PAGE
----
Ideal Cap Co. – Will Arlt’s Search for the Perfect Ballcap
A friend of mine used to say that there are cars that look fast, and there are cars that are fast (my last ride was a ’93 Corolla and it was neither, so I took his word for it). I believe this same basic philosophy can be applied to just about everything, especially when it comes to what we wear.
Just as a pair of jeans can be made to look like they’re the genuine article…lovingly worn and faded and broken in for years (but were really made by the thousands with zero attention to detail and may fall apart before they make it out of the mall), you know that the real deal comes from wonderfully maniacal obsessives who are only satisfied (and often just barely) when every yard of denim has been meticulously woven and dyed, and each stitch and rivet put in it’s place per their exacting standards. Will Arlt is one of these spectacular madmen, only a mad hatter in this case. See, Will makes baseball caps, and they don’t just look fast, they are fast.
Will’s gateway hat was Walter “Big Train” Johnson’s blue and gray Washington Senators cap that he saw at the Baseball Hall of Fame in Cooperstown, New York. “I’d been in vintage clothing in New York for quite some time and I began to collect old woolen caps…take them apart by hand…redo the logos and put little visors on them,” he says.
“Everybody bought ‘em and I bought sewing machines and made them by hand and…one thing led to another.” It was the early 1980’s, and that one thing that led to another led to the creation of the Cooperstown Ballcap Co., and the rest is history. Literally.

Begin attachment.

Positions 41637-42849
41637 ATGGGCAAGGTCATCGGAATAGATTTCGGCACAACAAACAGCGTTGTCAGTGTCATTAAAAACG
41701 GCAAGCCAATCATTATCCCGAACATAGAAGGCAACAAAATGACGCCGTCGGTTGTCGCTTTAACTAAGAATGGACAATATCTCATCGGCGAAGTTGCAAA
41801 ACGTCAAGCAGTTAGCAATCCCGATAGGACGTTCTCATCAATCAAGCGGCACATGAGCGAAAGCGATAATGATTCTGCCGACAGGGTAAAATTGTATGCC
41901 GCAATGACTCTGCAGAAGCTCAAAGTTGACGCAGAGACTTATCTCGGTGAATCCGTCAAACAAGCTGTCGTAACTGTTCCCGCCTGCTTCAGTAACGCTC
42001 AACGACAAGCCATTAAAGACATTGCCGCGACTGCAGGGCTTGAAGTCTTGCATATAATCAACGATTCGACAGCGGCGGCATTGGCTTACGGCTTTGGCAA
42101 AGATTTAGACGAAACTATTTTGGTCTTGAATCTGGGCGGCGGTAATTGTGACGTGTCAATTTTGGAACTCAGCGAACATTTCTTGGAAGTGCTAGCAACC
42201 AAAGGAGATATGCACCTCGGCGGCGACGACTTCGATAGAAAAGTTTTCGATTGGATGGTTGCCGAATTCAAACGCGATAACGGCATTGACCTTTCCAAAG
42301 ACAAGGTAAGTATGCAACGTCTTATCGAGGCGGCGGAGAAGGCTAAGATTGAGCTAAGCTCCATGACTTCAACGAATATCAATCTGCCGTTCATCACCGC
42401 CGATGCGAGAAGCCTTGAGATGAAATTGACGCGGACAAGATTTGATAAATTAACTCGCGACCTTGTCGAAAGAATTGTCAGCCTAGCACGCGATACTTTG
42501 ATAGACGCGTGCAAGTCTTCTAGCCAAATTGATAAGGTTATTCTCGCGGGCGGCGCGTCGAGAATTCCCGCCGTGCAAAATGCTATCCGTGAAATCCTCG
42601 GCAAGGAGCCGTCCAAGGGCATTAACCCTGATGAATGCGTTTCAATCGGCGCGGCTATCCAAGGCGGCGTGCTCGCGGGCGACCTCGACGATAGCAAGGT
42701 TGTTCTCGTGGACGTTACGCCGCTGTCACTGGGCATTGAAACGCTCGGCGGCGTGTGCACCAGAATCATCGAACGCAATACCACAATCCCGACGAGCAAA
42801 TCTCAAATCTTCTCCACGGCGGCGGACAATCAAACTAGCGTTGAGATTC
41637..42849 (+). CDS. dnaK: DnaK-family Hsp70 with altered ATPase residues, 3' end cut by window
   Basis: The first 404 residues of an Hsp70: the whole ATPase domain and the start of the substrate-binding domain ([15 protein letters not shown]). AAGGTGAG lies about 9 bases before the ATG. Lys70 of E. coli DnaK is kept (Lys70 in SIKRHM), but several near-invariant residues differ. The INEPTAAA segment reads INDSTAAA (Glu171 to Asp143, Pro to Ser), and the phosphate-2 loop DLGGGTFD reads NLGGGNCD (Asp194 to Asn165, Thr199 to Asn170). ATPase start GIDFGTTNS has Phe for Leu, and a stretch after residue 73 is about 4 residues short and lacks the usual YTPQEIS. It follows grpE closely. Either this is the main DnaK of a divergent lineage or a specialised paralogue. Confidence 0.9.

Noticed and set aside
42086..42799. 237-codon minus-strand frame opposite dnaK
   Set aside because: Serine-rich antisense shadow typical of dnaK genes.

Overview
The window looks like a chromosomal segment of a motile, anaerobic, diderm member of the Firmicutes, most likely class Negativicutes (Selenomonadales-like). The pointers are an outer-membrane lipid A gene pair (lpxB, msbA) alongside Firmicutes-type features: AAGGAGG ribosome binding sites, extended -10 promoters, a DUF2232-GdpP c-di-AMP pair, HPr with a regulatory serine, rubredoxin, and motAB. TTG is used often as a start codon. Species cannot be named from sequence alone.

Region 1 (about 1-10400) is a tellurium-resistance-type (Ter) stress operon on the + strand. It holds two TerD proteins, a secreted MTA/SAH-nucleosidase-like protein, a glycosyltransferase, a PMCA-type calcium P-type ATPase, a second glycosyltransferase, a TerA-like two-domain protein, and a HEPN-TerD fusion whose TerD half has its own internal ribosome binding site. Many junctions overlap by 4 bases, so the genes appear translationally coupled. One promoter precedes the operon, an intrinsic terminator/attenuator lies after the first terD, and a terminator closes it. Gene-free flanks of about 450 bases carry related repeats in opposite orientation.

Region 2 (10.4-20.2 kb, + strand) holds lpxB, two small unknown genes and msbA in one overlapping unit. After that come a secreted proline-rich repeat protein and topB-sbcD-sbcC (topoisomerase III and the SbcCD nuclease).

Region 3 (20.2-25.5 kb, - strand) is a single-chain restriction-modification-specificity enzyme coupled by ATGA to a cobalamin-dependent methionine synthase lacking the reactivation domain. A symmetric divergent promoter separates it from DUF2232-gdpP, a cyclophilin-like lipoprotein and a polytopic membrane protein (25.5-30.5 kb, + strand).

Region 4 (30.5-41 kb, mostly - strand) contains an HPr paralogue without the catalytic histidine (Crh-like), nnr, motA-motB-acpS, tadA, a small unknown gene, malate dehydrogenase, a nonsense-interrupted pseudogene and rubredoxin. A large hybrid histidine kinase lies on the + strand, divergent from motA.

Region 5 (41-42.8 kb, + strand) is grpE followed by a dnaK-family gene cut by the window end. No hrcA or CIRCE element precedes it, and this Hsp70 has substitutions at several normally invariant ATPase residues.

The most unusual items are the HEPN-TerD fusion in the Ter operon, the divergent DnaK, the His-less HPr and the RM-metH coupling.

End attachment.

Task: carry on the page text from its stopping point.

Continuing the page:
Will started making historically accurate caps from baseball’s earliest days, many of the teams and their tams long forgotten. It turns out that making caps by hand—one at a time with a six to eight week turnaround time, about 500 a year—wasn’t a sustainable business model (with no help from domestic manufacturing’s disappearing act), and Cooperstown was forced to close.
However, Will and Cooperstown left behind a legendary reputation and an obsessive fan base that wanted, needed more. (Today, the old Cooperstown catalogs and postcards fetch as much, if not more, than the caps…if you can find someone who’ll part with one.)
To fill the gap, there were always caps that looked fast, but they were a mere boxy vehicle for a logo, mass-produced props that neither fit nor wore (nor had a soul) like a wool flannel, canvas lined cap with a buttery soft leather sweatband made by humans who still remembered and cared about the way things used to be done. (Ideal makes sized caps…7, 7 1/8, that kind of thing. Your head and mine aren’t the same size, so why should our hats be?)
Ebbet’s Field Flannels has obviously done their part, but put far more energy into a broad selection of apparel. And Will is always eager to collaborate with like minded obsessives…”but there are so many, I cannot really remember,” he says. “We do all sorts of oddball projects, we’re making some caps for the Wright Bros. at the moment.”
So Will brought his caps back, this time under the banner of the Ideal Cap Co., offering a smaller (though no less curated) selection of caps from (among others) Institutions (the 1936 Sing Sing Inmates), the Negro Leagues (the 1929 Baltimore Black Sox), Semi-Pros (the 1950 Red Top Ale Brewery Team), Women’s Baseball (the Rockford “There’s no crying in baseball!” Peaches), Worldwide Baseball (the 1954 Yomiyuri Giants), Fictional Caps (the “Bad News” Bears), and Old Leagues (the 1915 Buffalo Blues). From the Ideal Web site: